Social media offers a wealth of data about our audience — who they are, what they are interested in, what products or services they use, own, recommend or even dislike. This information is available to anyone that has the sense to gather it.

 

 

But with the abundance of data that is out there, it’s sometimes hard to even know where to begin. Something that will help you is to create a set of marketing personas for the segments you want to reach. In order to do that you need to do some research; first you need to understand your target demographics, interests and priorities.

 

In a way, it is similar to going on a blind date. Before going to the date, you would probably want to know some relevant things about the person with whom you’re going on the date. You would most likely want to to look up his/her bio on social networks. After you’ve looked at his/her picture and approved it, would you look at how he describes himself? What is she passionate about? Which groups does he/she follow? Who are his/her friends? What kinds of comments does she/he make? What things does he/she like to share?

 

The same goes for our audience. The more you know about your audience, the easier it will be to engage with them on social media, thus the easier it will be to get the results you’re looking for.

 

Furthermore, gathering information from your audience is quite similar. You want to know who your audience is. What are their demographics; their interests; the things they like to share, their tone of voice? The good thing is that there are social media tools that will organize some of this information about your online audience and ultimately deliver it directly to you. The key thing here is to know how to listen to and understand this information. So this is where your monitoring journey begins.

 

Next comes the search for trends.Spotting trends is very important for understanding past data, conversations, and peak times. Emotional connections with the audience become a necessity. Social media monitoring can help you understand and spot the trends, so that a successful marketing campaign can be launched.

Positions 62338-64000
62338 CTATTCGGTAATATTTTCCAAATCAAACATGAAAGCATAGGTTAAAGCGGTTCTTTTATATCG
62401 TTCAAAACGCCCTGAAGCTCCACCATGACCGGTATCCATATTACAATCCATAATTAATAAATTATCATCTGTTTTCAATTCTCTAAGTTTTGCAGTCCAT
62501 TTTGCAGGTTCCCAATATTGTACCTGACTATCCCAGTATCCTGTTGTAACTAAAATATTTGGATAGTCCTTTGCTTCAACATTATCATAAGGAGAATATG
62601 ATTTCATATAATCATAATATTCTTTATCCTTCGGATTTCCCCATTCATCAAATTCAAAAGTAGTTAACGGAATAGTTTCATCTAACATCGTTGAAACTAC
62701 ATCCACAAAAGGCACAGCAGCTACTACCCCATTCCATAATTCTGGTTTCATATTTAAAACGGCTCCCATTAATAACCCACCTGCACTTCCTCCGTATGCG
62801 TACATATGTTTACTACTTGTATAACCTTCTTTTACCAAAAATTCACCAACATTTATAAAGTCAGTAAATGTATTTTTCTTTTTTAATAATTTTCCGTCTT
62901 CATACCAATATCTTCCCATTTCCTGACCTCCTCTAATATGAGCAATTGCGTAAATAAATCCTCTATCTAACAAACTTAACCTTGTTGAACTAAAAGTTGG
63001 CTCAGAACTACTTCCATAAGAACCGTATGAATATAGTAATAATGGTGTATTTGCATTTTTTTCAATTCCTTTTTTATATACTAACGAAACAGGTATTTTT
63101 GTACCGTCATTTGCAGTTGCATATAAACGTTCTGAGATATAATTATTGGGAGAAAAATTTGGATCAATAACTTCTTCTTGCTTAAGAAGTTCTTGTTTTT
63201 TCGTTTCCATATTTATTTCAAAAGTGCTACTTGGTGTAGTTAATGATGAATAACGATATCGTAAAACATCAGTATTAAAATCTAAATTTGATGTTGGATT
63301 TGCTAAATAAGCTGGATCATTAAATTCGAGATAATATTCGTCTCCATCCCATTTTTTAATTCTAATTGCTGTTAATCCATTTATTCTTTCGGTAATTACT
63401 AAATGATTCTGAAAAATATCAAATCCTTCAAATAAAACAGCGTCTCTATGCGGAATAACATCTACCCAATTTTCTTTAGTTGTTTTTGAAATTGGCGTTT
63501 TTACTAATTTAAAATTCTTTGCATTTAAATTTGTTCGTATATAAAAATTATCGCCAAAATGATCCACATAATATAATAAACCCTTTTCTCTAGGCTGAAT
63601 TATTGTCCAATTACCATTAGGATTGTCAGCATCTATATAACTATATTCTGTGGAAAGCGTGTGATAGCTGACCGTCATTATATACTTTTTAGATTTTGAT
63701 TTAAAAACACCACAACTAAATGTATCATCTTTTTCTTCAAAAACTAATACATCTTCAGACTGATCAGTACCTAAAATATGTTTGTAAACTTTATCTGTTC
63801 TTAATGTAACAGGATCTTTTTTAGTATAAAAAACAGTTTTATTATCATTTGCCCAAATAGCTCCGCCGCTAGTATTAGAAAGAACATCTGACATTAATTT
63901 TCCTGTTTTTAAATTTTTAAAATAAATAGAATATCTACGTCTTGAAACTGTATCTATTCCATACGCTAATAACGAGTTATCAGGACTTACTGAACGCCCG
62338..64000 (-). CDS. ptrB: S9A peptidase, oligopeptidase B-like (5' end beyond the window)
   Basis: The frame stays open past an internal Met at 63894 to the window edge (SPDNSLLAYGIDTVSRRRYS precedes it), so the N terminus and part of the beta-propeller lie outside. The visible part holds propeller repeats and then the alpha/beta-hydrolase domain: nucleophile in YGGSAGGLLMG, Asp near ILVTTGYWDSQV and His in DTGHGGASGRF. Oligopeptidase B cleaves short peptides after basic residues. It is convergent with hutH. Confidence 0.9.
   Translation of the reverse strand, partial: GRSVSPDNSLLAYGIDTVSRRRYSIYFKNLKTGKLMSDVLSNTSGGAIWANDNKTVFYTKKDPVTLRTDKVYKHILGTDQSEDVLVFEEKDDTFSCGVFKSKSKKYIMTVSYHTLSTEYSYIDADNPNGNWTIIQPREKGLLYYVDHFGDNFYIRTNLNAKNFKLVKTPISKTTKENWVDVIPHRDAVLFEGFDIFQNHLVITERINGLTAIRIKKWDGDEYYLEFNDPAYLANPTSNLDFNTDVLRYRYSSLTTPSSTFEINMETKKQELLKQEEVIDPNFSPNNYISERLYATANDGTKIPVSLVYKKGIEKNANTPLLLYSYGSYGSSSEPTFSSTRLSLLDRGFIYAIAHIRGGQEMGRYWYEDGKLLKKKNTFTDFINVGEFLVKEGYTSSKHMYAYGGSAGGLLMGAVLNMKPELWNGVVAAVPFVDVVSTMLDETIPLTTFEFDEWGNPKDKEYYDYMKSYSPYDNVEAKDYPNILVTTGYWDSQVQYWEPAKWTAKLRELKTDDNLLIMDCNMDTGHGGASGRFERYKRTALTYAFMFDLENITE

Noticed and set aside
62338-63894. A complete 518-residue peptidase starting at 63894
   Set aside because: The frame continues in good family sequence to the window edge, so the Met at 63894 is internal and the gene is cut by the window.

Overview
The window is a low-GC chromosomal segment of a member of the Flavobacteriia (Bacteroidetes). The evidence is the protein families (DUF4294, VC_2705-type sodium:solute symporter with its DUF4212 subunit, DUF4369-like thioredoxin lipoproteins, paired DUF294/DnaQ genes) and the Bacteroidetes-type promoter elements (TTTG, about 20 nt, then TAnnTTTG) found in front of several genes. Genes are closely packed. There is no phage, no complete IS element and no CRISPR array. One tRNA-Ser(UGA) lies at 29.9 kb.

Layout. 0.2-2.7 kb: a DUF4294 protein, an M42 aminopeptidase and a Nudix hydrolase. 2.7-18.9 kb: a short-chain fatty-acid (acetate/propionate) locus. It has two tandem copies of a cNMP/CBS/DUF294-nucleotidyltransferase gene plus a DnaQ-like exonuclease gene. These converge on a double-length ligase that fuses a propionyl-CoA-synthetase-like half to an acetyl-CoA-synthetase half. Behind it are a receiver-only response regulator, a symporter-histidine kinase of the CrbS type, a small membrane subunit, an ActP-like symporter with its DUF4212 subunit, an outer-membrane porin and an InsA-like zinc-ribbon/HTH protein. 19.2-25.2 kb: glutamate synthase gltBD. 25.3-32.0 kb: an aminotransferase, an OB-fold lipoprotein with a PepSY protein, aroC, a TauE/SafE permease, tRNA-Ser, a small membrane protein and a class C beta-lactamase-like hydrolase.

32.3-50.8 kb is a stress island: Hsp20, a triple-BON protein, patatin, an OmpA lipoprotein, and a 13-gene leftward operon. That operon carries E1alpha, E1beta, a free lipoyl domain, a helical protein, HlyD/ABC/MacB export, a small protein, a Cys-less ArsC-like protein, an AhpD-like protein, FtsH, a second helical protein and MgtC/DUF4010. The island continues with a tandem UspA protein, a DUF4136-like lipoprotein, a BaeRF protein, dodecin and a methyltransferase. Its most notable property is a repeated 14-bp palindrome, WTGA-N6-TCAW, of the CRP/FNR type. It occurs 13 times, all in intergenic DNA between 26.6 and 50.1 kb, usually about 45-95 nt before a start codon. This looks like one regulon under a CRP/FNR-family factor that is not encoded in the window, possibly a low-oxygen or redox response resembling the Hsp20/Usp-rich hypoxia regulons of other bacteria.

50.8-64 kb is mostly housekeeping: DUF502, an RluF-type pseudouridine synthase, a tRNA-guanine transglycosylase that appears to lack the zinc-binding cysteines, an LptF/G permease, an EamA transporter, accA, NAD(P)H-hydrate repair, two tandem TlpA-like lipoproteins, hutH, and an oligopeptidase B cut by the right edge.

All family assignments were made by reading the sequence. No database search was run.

Perhaps the most fruitful thing you can learn about your audience is which niche social sites they frequent. Not only can this help you learn about their interests, but it can also help you dig deeper into the kind of content they want from the networks they favor.

 

For example, if your audience frequents sites like Quora and LinkedIn Answers, they are likely to favor hands-on problem solving and expert opinions. In this case, considering writing content with this in mind will allow you to net deeper engagement and more true fans.

 

When creating content for social media, considering tone of voice is important. Your tone can help you stand out from competitors, communicate efficiently and effectively with your audience, and share your personality.

 

Social media by its very nature is, well, social. It is inherently more casual than a website or company newsletter. Social media is often called the cocktail party of the online world. Anyone who seems too self-involved or uncaring at a party will be ignored and the same goes for social media.

 

Essentially what this means is that the social media voice should be unique, and it should fit both the target audience’s and the company’s needs. Social media offers the ability to show the fun side and be more conversational.

 

So you can monitor your audience to see their conversation tone. Are they teenagers talking in an informal humorous way or are they middle-aged professionals that are talking in a formal way about issues related to their work?

 

Emotions are a big component of social media marketing, and if your listening strategy isn’t able to connect the dots between what is right for your audience or what isn’t, then social debacles will become inevitable.

 

All this knowledge and understanding about our audience will allow us to create and share with them finely crafted relevant content. The way we listen and how much sense we make out of it has become a key component of social media strategies and community engagement.

 

You can subscribe to social monitoring tools and/or invest in paid social media, but all that is worthless if you aren’t focusing your marketing ideas in areas that your customers find interesting and worth engaging with.

 

To know more about your audience, please download: How to create a successful social media campaign, which answers the 5 key social media questions.